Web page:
John Mann on 2GB discussing Estates Law – 15 May 2018
John Mann providing Q & A on the 2GB Chris Smith Afternoon Show discussing Wills & Estates – 15 May 2018
Tuesday, 15 May 2018
CS – Chris Smith /JM –John Mann /C1,2,3, etc – Callers
CS Well in exactly a week’s time there will be a very ugly court battle going on over the estate of acclaimed author Dr Colleen McCulloch. The author passed away you may recall in 2015 but just 12 days prior she signed a new will which made her husband of 30 years Rick Robinson the sole beneficiary. The couple had no children so you’d think this wouldn’t be too much of a problem but as it turns out this last will completely revoked an earlier will which gave everything to the University of Oklahoma Foundation and her friend and executor Selwa Anthony her agent is claiming that Rick Robinson manipulated his ill wife’s will to secure her fortune. It is an interesting situation but one that I think many people may have feared their family has also been involved with and you know when it comes to wills and it comes to money at the end of a life all sorts of dastardly behaviour can go on. That will make up a couple of interesting points when I speak with John Mann shortly in our legal matters segment and don’t forget I have a $100 Westfield voucher to give away to a caller with the best question of the afternoon I’d say. If you’ve got a question, do you want some free legal advice? This is your opportunity in legal matters courtesy of Turner Freeman. Give us a call right now 131873. Don’t leave it too late in this half hour segment because usually people miss out when they do that. John Mann is an accredited specialist in wills and estate and property law. He is based at the Penrith office of Turner Freeman and also sees clients at Windsor and Gloucester. He is in the studio with me right now. John thank you very much for coming in.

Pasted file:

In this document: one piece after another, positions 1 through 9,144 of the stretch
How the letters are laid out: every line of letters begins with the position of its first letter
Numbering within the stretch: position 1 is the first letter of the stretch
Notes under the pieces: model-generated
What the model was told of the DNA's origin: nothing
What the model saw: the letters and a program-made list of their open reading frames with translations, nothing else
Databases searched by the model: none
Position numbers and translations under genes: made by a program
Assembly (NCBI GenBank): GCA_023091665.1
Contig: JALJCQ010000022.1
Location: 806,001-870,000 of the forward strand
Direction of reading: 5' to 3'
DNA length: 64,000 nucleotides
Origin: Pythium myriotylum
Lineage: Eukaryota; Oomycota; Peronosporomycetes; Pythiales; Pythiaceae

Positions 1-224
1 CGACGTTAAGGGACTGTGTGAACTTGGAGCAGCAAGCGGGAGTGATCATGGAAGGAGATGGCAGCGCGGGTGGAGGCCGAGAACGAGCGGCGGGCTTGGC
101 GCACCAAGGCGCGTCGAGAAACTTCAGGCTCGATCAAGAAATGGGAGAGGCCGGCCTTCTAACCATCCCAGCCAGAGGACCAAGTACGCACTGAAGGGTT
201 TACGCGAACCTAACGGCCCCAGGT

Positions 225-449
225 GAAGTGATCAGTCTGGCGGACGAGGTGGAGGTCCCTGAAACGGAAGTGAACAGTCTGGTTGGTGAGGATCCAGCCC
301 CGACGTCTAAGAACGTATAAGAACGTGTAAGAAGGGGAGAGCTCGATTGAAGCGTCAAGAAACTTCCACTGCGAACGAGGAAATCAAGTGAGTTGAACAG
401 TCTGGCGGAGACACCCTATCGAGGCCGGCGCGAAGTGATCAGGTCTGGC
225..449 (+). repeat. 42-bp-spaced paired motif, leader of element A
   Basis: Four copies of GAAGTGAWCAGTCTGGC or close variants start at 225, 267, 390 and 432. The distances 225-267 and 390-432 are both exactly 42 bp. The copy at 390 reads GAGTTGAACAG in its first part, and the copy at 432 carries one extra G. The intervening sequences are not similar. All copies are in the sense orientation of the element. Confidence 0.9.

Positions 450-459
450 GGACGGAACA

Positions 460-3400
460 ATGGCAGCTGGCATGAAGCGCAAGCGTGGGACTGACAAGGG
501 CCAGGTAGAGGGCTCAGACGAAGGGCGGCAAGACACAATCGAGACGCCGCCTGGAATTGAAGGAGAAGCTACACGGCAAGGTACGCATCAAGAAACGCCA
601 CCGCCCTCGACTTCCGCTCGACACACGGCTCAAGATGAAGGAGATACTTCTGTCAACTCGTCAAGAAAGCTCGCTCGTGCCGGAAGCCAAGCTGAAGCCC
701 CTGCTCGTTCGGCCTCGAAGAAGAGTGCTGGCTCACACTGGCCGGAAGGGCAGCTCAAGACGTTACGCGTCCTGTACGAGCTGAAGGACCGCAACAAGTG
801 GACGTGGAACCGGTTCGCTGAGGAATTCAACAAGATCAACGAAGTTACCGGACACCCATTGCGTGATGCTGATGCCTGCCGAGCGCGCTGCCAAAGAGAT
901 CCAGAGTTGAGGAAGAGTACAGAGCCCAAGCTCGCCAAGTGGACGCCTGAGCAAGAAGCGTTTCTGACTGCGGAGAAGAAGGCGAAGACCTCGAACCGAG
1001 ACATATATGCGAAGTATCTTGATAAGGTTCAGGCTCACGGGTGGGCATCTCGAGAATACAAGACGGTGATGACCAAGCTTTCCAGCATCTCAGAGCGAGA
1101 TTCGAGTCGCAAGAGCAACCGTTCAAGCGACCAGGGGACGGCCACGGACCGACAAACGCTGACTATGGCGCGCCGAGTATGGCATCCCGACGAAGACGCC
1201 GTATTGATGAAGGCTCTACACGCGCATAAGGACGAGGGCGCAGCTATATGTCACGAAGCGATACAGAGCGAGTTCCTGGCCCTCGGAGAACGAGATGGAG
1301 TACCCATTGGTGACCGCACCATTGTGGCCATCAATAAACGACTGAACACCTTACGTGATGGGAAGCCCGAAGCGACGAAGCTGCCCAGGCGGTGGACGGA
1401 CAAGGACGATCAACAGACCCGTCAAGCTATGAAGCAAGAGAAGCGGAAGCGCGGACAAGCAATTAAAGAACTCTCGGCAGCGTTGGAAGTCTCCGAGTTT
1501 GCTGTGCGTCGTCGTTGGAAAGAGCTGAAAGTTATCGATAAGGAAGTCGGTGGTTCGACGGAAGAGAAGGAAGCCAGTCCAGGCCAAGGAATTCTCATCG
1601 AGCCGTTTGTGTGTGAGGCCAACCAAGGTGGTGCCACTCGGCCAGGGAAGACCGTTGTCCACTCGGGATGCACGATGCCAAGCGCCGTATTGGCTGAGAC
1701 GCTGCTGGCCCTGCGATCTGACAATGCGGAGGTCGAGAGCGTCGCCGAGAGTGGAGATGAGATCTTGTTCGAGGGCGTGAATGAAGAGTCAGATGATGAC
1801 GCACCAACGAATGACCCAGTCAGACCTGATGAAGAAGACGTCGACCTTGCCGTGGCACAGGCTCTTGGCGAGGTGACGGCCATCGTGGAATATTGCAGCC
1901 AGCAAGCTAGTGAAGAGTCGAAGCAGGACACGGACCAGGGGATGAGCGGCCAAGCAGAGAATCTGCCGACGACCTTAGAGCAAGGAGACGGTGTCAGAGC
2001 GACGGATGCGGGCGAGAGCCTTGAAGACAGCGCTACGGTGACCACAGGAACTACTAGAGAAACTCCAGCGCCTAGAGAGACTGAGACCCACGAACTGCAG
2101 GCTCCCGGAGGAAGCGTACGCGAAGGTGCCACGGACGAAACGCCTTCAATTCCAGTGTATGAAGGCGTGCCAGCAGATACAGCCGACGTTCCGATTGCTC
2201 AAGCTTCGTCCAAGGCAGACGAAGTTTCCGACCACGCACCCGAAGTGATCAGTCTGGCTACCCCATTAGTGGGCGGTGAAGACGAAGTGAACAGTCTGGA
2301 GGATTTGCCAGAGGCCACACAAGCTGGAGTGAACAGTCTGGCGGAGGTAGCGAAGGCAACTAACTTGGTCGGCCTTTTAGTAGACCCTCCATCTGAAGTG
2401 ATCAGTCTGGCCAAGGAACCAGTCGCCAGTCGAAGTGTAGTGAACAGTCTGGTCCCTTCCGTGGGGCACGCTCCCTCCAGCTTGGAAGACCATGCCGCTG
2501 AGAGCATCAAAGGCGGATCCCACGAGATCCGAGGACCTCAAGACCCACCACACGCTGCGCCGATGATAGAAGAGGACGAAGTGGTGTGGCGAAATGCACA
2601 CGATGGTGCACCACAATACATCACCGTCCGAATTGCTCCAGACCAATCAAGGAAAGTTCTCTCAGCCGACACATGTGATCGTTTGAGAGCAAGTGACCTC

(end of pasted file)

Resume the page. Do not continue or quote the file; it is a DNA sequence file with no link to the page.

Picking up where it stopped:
JM G’day Chris.
CS Colleen McCulloch, a very successful author, I imagine she would have a quite substantial estate.
JM I would expect so.
CS And in a case like that where there is no children either. Um would the estate ordinarily be left to the widower?
JM You would normally expect that to be the case, it is very interesting because we don’t quite know what the facts of all this are. There could be a number of different allegations by the executor of the prior will as to the circumstances of the new one but at the moment that is yet to be determined by the Court and we haven’t heard what the evidence is.
CS So far we understand that Dr McCulloch signed off on her new will just 12 days before her passing, now is there any sort of time limit per se on when a will needs to be signed off for it to be considered legitimate. Can it be a day before?
JM It could be 5 minutes before you pass.
CS Right, it can be 5 minutes before. Now Dr McCulloch’s executor claims that she was manipulated by her widower. Um legally speaking, what is considered manipulation?
JM Well that’s a very interesting question because it raises different angles of how a will might be impeached or challenged. The will itself could be complete forgery, it could be a situation where at her end Dr McCulloch didn’t have the necessary capacity to make a will or it could be in circumstances where she did have capacity to make a will but didn’t know or understand what the content of the will was that she was signing.